In this week’s issue we’re exploring the idea of form in design. From buildings that help cool down arguments, to chairs with arms that hug you. 🤗
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Question: Can a lower ceiling calm people down?
Togunas are a type of indigenous courthouse building associated with the Dogon people of Mali. They are usually built from wood and thatch and located in the centre of villages, providing shade from the midday sun. I learned about them in the book How Design Makes the World by reader Scott Berkun.
What’s fascinating about them is the way they are deliberately designed with a very low ceiling. This means that no one can fully stand up in them, preventing discussions from getting too heated or even violent. Disputes must instead be resolved with everyone seated, inherently a more relaxed and conciliatory posture. I find the idea you can nudge people into a more appropriate mental state with a subtle design choice like this hugely intriguing.
I’m also personally very interested in what the digital equivalent of a Toguna is. Are there simple design choices – like a dropped ceiling – that we can make online to make our interactions there less prone to unnecessary conflict too?
Design takeaway: How does your design influence the psychological state of people using it?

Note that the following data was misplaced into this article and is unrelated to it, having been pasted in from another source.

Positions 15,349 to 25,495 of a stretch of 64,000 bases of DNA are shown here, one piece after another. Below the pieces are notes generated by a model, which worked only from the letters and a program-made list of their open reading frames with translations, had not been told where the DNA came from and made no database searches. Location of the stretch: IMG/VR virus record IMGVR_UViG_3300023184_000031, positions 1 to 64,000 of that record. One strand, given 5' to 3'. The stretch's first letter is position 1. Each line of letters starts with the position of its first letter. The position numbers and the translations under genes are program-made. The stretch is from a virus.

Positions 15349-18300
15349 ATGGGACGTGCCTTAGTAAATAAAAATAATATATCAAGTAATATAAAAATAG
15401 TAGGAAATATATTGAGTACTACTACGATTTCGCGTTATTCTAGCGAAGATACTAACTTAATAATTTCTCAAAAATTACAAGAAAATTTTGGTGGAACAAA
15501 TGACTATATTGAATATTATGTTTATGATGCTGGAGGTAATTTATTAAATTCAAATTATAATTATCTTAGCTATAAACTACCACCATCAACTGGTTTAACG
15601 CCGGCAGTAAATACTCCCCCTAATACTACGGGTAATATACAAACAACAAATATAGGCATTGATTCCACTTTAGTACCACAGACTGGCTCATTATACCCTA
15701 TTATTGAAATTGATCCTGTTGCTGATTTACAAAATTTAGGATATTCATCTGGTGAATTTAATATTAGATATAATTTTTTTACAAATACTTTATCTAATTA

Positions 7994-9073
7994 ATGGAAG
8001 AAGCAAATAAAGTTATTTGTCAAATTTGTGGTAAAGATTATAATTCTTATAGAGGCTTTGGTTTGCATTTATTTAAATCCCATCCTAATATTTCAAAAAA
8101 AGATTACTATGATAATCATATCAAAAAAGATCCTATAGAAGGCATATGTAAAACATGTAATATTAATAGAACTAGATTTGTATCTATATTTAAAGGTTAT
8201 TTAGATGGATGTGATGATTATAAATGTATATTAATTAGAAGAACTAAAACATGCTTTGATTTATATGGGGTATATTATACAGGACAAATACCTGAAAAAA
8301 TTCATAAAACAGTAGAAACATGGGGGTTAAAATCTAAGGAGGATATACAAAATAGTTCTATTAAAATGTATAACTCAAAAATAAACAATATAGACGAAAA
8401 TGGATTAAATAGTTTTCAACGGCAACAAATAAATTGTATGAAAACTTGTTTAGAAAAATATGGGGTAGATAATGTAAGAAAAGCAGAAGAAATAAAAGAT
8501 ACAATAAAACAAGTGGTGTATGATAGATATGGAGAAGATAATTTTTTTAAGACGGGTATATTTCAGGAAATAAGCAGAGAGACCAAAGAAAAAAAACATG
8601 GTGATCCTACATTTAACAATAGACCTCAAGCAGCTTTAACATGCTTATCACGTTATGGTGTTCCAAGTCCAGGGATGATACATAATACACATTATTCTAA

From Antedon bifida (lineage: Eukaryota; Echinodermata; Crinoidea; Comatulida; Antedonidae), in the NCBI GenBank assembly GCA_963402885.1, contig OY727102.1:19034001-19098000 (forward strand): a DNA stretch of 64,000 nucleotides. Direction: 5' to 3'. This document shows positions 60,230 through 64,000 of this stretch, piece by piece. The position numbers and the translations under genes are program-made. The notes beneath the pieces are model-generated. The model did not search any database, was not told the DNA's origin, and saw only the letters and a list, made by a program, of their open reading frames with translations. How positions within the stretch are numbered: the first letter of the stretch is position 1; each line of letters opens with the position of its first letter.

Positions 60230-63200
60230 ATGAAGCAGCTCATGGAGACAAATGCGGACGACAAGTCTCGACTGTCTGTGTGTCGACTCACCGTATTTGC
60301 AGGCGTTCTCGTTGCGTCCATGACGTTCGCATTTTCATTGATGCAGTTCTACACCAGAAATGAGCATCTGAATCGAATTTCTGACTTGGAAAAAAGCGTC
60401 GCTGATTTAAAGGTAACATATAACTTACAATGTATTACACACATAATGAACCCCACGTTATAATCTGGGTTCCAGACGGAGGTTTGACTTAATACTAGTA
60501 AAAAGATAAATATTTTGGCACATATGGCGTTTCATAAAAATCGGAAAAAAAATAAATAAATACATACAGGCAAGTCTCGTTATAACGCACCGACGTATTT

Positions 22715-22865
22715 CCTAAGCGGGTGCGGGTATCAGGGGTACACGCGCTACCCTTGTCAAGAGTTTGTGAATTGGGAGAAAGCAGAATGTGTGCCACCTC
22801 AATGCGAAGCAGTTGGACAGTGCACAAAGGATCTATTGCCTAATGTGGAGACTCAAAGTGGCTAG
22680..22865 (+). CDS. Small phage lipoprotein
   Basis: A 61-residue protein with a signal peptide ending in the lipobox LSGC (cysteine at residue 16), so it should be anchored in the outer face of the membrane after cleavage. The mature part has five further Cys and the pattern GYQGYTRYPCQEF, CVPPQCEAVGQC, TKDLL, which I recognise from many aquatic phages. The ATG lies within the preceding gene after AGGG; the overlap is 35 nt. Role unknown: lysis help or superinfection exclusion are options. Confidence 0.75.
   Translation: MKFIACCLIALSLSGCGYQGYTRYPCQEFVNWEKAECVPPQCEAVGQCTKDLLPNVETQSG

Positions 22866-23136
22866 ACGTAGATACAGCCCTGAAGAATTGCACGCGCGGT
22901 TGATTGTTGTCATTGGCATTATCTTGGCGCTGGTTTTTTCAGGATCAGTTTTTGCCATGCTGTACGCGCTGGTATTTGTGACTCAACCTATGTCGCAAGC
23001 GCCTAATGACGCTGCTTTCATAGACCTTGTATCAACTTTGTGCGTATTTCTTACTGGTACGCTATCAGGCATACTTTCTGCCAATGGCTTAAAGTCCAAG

🎧 Listen to a recent podcast about ‘nudging’ as a design and policy tool.
Object: Pelican chair
We love a chair at Design Lobster and this week I’m putting the spotlight on the so-called Pelican chair by Danish designer Finn Juhl. This was first shown in 1940 and caught people’s attention with its broad wing-like arms and sturdy legs. Reactions at the time were mixed – one writer in magazine Arkitekten said that the chairs "resemble more than anything tired walruses."
Finn was interested in Surrealist art and the strange anthropomorphic form of the chair betrays this influence. Reminiscent of a bird, it encompasses the sitter, somehow hugging them with its two arms. The chair’s construction was conventional, just an upholstered pine frame, but I love the way Finn leaves convention behind with the sculptural form that these standard elements take.
Design takeaway: Could you reimagine something conventional by pushing the boundaries of its form?
🛋 Finn Juhl built a beautiful house outside Copenhagen, filled with his own furniture.
Quote: “Form is everything.”
– Enzo Mari
A charming children’s puzzle carved from a single sheet of oak designed by Enzo Mari featured in Design Lobster #46. Enzo was famous for his bold experiments in form, pushing the boundaries of what a chair was in his Sof Sof (1972) and Box chairs (1971). This quote is an invitation to keep obsessing over the form that our designs take – there is often something surprising lying hidden that a design process can reveal.
Have a great week,
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